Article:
Challenges of the EU Common Foreign and Security Policy

© picture alliance | Christian Ohde
EU-Fahne und Globus mit Europa

Europe’s global political position has worsened dramatically in recent years. Conflicts are multiplying in the countries neighbouring the EU to the south and the east, while Russia and China are increasingly showing expansive tendencies. In addition, Europe has lost some external support for its foreign policy as the USA has not been a dependable partner for Europe under President Donald Trump. Against this background, an EU with a capacity to act in foreign and security affairs is a paramount goal that has also been addressed by the EU with the central ideas of “strategic autonomy” and “European sovereignty”. Nevertheless, in practice, the Common Foreign and Security Policy (CFSP) is still far behind what you would expect from the EU when you consider the size of its internal market and its economic power.

The CFSP legally rests on the provisions in Title V of the Treaty on European Union (TEU) under the heading “General Provisions on the Union’s External Action and Specific Provisions on the Common Foreign and Security Policy”. The Common Security and Defence Policy (CSDP) is an integral part of the CFSP. Both are essentially based on inter-governmental cooperation. All CFSP measures have to be approved unanimously by the member states. The supranational institutions – European Commission and European Parliament – play a subordinate, if increasingly important, role. The CFSP is also becoming more and more intertwined with aspects of EU external relations (such as trade policy, association and cooperation policy, development cooperation and also internal security) that function according to the Community Method. The High Representative for Foreign Affairs and Security Policy, who is also the Vice-President of the European Commission, is responsible for ensuring and enhancing coherence in external policies.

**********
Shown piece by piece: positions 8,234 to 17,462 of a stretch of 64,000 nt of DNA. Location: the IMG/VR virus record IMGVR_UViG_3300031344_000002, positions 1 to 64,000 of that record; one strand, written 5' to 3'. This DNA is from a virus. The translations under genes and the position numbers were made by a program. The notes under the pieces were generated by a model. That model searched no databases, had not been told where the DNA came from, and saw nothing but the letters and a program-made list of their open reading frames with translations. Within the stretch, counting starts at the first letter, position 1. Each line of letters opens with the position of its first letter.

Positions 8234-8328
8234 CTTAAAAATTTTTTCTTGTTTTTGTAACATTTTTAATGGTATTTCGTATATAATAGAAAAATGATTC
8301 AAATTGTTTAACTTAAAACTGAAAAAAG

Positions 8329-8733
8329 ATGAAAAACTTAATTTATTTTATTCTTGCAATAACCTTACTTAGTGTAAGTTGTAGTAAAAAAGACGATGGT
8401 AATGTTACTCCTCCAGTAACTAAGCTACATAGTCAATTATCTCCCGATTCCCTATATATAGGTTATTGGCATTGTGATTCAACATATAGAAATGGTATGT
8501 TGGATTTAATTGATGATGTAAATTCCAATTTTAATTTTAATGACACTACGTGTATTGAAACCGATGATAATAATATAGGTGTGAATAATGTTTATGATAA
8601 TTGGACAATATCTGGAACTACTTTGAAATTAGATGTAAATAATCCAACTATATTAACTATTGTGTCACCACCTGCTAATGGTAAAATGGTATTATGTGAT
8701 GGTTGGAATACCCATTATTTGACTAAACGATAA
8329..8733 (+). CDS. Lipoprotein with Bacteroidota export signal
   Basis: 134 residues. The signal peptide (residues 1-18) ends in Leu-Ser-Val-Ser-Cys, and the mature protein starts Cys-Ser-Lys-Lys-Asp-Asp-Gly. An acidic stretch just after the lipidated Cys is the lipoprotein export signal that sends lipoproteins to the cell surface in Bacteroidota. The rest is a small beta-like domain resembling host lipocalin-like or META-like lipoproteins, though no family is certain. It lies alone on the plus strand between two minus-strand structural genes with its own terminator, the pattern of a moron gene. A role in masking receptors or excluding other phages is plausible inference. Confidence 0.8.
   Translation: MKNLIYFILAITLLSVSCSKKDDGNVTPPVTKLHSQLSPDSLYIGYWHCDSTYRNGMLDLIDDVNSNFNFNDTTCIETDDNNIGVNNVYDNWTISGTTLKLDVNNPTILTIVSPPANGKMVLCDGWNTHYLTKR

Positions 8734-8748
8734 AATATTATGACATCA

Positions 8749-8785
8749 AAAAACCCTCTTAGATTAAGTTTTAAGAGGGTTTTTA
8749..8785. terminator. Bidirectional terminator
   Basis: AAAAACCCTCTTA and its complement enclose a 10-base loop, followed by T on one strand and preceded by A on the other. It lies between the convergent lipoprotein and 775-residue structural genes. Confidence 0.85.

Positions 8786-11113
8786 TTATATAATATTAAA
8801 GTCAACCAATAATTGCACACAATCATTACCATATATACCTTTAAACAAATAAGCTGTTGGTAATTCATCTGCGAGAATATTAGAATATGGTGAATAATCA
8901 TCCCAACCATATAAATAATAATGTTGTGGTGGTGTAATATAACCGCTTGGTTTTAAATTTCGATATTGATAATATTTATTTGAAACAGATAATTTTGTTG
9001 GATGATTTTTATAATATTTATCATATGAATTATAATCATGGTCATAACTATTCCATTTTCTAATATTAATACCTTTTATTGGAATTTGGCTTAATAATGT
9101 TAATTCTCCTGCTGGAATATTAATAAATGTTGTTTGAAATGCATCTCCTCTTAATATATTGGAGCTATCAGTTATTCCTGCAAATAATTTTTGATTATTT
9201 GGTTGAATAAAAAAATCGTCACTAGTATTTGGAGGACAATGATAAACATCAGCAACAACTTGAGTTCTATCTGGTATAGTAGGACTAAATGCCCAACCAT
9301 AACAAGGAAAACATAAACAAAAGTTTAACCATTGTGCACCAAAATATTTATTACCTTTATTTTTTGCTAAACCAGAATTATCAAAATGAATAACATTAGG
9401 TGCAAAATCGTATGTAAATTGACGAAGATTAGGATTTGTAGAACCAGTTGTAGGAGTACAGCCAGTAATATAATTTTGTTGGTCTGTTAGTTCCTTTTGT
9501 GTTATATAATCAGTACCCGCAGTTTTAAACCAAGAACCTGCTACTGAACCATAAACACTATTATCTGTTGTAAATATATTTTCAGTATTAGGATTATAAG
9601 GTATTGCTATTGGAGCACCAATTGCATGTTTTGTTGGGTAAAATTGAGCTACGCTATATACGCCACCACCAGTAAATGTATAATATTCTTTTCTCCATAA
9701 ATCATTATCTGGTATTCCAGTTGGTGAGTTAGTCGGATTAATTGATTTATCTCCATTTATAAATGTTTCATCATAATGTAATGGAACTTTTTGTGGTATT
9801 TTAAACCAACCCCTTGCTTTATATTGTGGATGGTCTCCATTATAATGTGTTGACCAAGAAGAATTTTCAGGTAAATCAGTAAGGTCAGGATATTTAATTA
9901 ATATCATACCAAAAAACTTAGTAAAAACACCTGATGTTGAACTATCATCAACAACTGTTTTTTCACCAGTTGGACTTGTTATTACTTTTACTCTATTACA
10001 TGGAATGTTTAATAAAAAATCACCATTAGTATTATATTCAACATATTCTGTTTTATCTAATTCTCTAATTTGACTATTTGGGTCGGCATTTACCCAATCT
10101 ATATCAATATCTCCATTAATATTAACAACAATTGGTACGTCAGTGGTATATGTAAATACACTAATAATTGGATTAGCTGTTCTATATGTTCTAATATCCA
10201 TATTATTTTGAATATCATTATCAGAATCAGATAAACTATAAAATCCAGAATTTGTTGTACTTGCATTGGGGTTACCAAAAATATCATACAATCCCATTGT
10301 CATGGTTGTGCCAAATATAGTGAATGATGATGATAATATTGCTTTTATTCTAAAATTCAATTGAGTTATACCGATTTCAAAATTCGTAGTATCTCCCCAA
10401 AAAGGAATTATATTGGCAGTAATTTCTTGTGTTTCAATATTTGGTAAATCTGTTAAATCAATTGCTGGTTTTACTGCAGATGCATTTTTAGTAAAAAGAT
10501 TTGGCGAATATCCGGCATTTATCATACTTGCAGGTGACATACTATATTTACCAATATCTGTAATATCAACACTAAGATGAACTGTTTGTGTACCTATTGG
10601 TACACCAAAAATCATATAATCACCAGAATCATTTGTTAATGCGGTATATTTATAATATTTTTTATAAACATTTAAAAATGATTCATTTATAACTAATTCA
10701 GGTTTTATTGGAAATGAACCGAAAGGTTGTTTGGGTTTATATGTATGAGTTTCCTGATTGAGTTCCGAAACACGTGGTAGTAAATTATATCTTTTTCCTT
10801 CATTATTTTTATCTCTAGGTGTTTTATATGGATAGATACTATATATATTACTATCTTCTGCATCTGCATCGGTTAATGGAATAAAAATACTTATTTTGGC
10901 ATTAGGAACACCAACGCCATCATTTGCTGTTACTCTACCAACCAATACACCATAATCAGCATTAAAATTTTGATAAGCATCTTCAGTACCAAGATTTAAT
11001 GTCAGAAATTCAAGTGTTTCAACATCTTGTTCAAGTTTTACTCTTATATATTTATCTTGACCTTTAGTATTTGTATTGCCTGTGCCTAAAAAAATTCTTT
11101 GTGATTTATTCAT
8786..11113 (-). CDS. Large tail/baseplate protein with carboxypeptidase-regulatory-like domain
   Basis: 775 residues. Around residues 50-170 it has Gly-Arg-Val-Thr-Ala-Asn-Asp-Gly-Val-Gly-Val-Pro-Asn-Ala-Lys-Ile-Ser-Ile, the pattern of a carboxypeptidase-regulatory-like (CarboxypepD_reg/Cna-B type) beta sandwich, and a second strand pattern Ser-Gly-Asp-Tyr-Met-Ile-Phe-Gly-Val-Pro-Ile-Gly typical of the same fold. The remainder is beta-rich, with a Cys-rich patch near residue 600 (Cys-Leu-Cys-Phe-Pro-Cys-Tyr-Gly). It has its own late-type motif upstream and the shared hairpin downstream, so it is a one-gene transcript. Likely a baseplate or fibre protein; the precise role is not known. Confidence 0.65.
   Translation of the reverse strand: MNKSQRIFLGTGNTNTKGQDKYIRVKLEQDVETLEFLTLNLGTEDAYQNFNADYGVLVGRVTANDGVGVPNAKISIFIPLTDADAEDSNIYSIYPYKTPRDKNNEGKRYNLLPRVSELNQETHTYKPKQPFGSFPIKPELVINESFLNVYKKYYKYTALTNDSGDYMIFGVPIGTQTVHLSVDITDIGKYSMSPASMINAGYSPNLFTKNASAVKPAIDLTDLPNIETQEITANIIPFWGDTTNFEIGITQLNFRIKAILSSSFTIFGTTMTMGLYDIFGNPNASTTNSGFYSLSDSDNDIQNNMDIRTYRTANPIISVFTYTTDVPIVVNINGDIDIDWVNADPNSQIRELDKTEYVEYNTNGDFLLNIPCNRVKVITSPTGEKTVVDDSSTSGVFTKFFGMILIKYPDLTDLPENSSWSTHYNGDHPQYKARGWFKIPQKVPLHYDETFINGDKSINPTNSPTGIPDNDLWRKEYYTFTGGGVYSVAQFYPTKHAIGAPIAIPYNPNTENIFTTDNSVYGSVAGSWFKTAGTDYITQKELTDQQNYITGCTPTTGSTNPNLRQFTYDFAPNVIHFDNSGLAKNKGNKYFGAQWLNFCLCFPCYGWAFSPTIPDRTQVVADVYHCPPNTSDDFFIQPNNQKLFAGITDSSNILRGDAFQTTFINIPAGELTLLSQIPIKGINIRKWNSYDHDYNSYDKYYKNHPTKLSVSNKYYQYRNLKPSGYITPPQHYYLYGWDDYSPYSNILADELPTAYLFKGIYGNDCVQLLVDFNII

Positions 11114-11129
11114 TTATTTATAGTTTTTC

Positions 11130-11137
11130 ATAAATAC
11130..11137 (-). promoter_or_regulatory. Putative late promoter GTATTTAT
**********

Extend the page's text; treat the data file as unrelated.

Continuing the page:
The political price of the unanimity requirement is high: if the member states do not reach a common position or merely arrive at a formal compromise in a foreign policy crisis, other states will respond without taking EU interests into consideration. Countries like Russia, China and Turkey see the EU as a rival or even as an adversary that stands in the way of their interests – and they try to weaken European integration. A tested and very successful method are efforts to divide the European Union.

This dossier brings together SWP publications and external contributions by SWP staff on the topics of the CFSP and EU external action under the following chapter headings: Institutional Challenges and Reforms, Instruments and Strategic Orientation of the CFSP.

SWP Comments

Dumitru Minzarari
The Russian Military Escalation around Ukraine’s Donbas

Risks and Scenarios for a Revised EU Policy


Franziska Smolnik, Mikheil Sarjveladze, Giorgi Tadumadze
Deadlock in Georgia

Political Crisis and Regional Changes Need an EU Response


SWP Research Papers

Daniel Voelsen
Internet from Space

How New Satellite Connections Could Affect Global Internet Governance


Sinem Adar, Günter Seufert
Turkey’s Presidential System after Two and a Half Years

An Overview of Institutions and Politics